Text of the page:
Eleanor White at Matteawan Gallery

I have written about art in a variety of mediums,  but Eleanor White’s recent work on paper currently on display at the Matteawan Gallery in Beacon, NY is probably the most unique. White incorporates crushed egg shells and wood ash into paint resulting in a beautiful but gritty texture. Minimalism and 1960’s and 1970’s design are references for the artist and lead to the geometric qualities of the work.

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“Untitled” 2015 eggshells, wood ash and paint on paper
Picture courtesy of the artist and the gallery

In this first drawing, “Untitled” from 2015, there is the obvious reflection symmetry with the line of symmetry running vertically through the center of the work. There is also the interesting visual effect of the thickness of the parallel bands of color. Narrow vertical section blend into thicker horizontal bands.

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“Untitled” 2015 Eggshells wood ash and paint on paper
Picture courtesy of the gallery and the artist

This next drawing is all about circles. It features a top layer of a 2 by 5 grid of slightly overlapping sets of 4 concentric circles. Each circle composed of dots of ground egg shells. The inner circles have 13 dots, then 20, 27 and finally 34 dots in the outer circle. The underlay of circles is a 3 by 6 grid of solid circle. The 2 by 5 grid packs elegantly on top of the 3 by 6 grid. It is an excellent illustration of how the proportions 3:6 relate to the proportions of 2:5.

White’s work has a lot of geometric and numerical mathematical elements. There is also a more subtle theme in the shapes of the tiny bits of crushed egg shells. The original oval 3D shape of the egg has been fractured and spread across the flat plane of the paper. But if you look closely you can still see tiny bits of the curved planes. These optical remnants of the original eggs give these drawings a complex surface that is inspired.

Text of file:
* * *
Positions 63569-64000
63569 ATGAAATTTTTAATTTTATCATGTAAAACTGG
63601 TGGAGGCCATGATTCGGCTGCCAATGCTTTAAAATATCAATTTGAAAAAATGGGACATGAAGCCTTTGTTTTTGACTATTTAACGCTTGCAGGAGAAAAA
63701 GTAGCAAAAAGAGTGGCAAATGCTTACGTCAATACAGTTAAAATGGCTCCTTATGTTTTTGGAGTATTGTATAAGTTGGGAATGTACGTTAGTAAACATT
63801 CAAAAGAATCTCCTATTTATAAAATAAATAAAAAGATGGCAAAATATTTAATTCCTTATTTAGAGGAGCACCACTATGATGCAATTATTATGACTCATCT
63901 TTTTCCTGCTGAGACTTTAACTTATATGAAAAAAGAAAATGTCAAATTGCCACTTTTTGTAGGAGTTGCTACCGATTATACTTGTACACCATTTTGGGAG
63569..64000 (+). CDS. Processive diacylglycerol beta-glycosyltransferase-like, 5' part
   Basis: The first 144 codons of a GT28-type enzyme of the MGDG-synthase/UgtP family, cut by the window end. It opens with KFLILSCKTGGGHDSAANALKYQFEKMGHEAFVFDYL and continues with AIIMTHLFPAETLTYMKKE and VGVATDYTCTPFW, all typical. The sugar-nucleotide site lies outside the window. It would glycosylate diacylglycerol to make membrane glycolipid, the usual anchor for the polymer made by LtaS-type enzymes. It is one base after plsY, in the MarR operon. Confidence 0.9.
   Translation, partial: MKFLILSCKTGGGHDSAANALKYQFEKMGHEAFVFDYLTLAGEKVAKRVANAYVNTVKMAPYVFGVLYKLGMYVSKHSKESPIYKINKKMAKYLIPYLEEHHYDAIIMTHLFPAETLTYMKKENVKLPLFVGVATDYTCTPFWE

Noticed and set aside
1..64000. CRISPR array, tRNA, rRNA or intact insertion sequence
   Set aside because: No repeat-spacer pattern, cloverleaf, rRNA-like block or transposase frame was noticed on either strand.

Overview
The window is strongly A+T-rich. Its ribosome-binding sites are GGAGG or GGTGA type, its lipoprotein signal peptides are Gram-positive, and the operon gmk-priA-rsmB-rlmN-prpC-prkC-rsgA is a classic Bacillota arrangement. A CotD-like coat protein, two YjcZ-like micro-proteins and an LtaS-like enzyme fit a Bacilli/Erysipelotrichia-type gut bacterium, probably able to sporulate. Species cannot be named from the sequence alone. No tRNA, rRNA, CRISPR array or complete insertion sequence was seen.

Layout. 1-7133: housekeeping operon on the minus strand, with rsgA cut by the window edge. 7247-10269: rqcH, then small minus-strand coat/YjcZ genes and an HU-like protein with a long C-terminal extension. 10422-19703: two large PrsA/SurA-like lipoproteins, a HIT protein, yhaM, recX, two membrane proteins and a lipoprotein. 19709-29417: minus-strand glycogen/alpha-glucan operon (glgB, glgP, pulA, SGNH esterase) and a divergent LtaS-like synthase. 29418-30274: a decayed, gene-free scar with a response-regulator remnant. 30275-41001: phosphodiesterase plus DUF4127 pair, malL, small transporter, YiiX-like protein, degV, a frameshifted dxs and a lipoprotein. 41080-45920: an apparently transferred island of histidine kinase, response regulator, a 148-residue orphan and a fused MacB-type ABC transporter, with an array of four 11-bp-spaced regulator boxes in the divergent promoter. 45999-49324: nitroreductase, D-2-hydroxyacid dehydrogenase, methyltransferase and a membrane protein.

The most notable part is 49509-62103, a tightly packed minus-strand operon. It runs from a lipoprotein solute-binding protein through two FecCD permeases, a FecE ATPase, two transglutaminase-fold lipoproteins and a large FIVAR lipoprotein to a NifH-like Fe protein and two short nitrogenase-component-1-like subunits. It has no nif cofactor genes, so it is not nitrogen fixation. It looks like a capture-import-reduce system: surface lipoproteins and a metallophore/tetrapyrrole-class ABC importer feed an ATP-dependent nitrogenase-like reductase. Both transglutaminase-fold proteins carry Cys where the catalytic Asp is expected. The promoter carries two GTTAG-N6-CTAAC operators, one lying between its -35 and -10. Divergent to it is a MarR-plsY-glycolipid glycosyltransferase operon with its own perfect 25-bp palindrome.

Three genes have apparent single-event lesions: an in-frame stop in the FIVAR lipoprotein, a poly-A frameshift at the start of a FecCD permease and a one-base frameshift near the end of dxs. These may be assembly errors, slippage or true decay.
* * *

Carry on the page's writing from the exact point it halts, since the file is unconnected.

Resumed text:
Susan Happersett

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Gregory Hayes at Nancy Margolis Gallery

The Nancy Margolis Gallery in Chelsea is currently exhibiting Gregory Hayes’ paintings. These works begin with a graphite grid drawn onto the canvas. The artist places a drop of paint into each grid space. The pigment is applied using a plastic squeeze bottle filled with layers of different colors of acrylic paint.

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Untitled (BYR)
Picture courtesy of the artist and the gallery

In “Untitled (BYR)” Hayes uses the square grids to build a work based on concentric squares. The mix of color in the droplet of paint changes to create an order 4 rotational symmetry. These paintings have aesthetic properties on two scales. Although Hayes consciously layers the paint in the squeeze bottles, the micro environment of the swirling colors in the droplets have a free flowing quality. By painstakingly applying drops in each grid space and adjusting the colors using rules the geometric macro environment of the concentric squares is much more rigid. The contrast between these two aesthetic qualities highlights the distinction between looking closely at a small element of the painting and seeing the work in its entirety.

Susan Happersett

Josiah McElheny at Andrea Rosen Gallery

The mathematics used in the study of crystallography relies heavily on geometry. Josiah McElheny’s “Crystalline Prism Painting” series – on view at Andrea Rosen Gallery – offers a unique expression of the visual qualities of crystal forms.

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Josiah McElheny – “Crystalline Prism Painting III” – 2015